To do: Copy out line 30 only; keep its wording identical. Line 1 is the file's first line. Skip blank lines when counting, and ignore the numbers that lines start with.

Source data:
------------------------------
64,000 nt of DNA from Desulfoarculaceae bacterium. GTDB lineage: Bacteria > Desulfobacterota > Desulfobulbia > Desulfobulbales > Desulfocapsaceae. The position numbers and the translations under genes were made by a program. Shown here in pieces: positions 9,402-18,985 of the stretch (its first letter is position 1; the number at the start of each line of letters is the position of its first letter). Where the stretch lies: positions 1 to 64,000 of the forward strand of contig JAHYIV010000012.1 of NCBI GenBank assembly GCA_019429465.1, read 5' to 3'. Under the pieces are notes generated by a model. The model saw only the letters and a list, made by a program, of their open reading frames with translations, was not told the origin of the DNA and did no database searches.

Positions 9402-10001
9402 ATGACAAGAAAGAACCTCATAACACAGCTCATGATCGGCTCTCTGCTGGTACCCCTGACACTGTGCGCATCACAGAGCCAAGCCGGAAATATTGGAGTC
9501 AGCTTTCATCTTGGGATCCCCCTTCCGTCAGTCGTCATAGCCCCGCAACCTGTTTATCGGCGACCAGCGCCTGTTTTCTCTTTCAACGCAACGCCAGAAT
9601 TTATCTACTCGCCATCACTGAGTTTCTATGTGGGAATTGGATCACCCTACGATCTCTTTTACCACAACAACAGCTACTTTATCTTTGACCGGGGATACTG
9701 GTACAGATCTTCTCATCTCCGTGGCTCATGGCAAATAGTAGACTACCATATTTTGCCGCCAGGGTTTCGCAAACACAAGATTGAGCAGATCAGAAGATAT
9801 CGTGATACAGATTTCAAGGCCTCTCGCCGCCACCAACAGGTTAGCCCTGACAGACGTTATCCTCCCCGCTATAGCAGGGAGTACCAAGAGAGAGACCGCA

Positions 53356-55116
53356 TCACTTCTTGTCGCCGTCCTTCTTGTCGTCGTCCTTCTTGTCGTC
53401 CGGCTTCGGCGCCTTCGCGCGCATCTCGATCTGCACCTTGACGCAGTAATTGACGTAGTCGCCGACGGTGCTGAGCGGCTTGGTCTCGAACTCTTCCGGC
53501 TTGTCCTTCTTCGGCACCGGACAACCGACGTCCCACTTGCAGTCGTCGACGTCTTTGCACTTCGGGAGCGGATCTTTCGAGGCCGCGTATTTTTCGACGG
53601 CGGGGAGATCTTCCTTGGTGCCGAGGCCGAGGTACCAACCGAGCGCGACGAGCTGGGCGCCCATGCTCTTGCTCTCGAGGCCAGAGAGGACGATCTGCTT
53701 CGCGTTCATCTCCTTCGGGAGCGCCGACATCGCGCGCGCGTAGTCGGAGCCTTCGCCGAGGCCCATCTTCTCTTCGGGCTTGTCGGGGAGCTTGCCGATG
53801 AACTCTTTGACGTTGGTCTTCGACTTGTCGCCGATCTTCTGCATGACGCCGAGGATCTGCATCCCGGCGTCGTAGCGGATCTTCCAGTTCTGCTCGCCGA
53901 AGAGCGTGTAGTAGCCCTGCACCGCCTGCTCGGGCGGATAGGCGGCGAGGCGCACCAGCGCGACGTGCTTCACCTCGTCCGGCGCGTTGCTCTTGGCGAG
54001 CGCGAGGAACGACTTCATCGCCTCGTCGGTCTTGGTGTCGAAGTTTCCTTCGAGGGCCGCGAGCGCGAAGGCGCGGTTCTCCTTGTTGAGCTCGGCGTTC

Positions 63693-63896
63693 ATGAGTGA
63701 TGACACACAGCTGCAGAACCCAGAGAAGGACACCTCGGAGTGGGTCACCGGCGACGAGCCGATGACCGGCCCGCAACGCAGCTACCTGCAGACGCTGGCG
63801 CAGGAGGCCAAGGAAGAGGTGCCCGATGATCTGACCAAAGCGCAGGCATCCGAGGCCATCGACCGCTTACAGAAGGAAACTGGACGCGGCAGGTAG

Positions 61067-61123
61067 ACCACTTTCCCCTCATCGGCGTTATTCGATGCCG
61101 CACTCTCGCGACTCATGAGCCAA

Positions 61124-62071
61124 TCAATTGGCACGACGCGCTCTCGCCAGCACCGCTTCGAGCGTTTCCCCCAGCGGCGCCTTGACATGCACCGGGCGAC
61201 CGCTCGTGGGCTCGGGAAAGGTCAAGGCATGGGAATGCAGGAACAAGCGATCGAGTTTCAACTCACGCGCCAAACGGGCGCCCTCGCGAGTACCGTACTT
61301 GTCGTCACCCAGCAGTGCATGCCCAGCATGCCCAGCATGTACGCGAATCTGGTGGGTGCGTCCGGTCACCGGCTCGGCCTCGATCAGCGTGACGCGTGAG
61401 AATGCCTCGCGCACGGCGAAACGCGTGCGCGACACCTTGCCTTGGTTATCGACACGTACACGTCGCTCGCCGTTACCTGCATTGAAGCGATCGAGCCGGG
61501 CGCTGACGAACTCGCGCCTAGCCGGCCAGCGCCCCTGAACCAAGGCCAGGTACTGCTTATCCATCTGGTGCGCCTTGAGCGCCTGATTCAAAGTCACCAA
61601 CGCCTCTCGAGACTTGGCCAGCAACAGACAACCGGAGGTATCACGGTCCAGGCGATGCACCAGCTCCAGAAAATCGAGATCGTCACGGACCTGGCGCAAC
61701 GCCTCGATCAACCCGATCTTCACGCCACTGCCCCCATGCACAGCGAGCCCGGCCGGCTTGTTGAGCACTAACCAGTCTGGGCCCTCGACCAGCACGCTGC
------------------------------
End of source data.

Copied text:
61601 CGCCTCTCGAGACTTGGCCAGCAACAGACAACCGGAGGTATCACGGTCCAGGCGATGCACCAGCTCCAGAAAATCGAGATCGTCACGGACCTGGCGCAAC